Okay, what is this with the marathon?
Obviously someone, or a lot of "someones," have bought into the mystical outcome of running 42-plus kilometers at a single sitting. A bunch of well-intentioned book authors, such as (Olympian) Jeff Galloway, have written platitudes like, "to finish will leave you feeling like a champion and positively change your life."
I'm not buying it, personally. I've completed three marathons in the space of three decades. Like two-time Olympic marathon medalist Frank Shorter, the memory of the discomfort (pain, really) looms large in my mind. Not only of the 26 and a quarter miles on race day, but also the thousand miles before it. My first marathon was fun; I knew nothing about training and went into it completely as a babe in the woods. I ran on a scenic course. On the other hand, I learned a great deal about myself while training for the second and third ones; mostly that I am brittle and that I need to focus on one thing and one thing only during 18-to-24 weeks of run training. Obsessive-compulsives fare better than attention deficients when it comes to the marathon, in my humble opinion.
Marathon training is an exercise in (selfish!) time management, undertaken by those whom, in the words of my loving bride, "have plenty of days but too few hours to train." One of my Monday night companions registered for a race and has done little in the way of training outside of ten miles (maximum) a week, topped with gym workouts. The bright side is there's 20 weeks to build base before the gun fires. They must have read the counsel of (1976 Olympic marathoner) Don Kardong and chosen shoes over sense. There's no doubt they'll finish, but it might not be pretty in the slightest.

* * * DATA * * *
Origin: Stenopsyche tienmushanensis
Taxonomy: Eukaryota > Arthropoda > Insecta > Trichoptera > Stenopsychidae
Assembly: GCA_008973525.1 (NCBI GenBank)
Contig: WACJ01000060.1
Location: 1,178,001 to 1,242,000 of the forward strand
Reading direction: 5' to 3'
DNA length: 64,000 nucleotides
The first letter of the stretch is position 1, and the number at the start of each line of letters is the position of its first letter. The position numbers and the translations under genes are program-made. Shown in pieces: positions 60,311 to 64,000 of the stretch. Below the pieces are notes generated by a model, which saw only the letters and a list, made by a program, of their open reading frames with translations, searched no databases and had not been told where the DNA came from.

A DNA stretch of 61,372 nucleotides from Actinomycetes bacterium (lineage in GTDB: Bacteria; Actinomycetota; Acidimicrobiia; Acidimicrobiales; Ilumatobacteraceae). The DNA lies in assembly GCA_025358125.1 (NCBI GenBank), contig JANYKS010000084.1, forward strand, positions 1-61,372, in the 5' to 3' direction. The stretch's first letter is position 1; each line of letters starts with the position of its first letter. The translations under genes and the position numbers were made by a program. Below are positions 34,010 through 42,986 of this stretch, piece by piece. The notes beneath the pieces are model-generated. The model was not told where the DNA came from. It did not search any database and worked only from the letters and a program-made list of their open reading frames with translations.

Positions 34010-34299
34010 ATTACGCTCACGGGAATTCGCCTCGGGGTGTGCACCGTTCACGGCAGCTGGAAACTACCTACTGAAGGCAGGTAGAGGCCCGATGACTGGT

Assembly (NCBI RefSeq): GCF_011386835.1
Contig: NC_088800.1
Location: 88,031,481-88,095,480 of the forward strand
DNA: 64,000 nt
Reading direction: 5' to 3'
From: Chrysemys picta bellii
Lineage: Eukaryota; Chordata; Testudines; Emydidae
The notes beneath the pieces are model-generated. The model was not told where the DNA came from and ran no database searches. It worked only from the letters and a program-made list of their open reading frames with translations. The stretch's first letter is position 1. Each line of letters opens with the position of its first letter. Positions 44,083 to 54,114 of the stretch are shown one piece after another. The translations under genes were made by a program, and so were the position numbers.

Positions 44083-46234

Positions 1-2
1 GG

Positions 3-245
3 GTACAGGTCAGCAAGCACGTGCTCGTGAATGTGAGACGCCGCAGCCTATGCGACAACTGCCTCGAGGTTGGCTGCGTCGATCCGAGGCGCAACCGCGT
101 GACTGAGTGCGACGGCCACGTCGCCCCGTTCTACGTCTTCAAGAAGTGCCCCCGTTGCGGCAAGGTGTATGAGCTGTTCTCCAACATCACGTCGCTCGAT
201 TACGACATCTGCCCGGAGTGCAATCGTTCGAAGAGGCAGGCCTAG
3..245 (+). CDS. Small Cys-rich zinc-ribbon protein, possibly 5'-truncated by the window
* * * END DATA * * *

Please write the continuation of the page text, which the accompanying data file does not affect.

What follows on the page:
So go ahead, try it at least once if you feel the need to finish a marathon.
I have a short list of smaller races I recommend because of their accuracy, event and course quality, but when it comes to the first-time "participant marathoner" the large corporate events are tailor-made for them. Accurate course, plenty of spectator support, no lack of scenery and music to help when it comes to dissociating. 1980 Boston Marathon women's champion Jacqueline Gareau gave a good reason to dissociate, saying "the body does not want...to do this....It tells you to stop but the mind must be strong. You always go too far for the body."
So what's the secret to finishing? Gareau said it wasn't age or diet, but the will to succeed. Kardong's take was shoes were more important than brains, because "more people finish marathons with no brains than with no shoes."
I still haven't figured out the "why" of marathon participation, and I don't mind working with runners who feel the compulsion to do at least one. The challenge comes when it comes to choosing a plan of action and a place to execute. Brains are just as important as shoes when it comes to marathoning.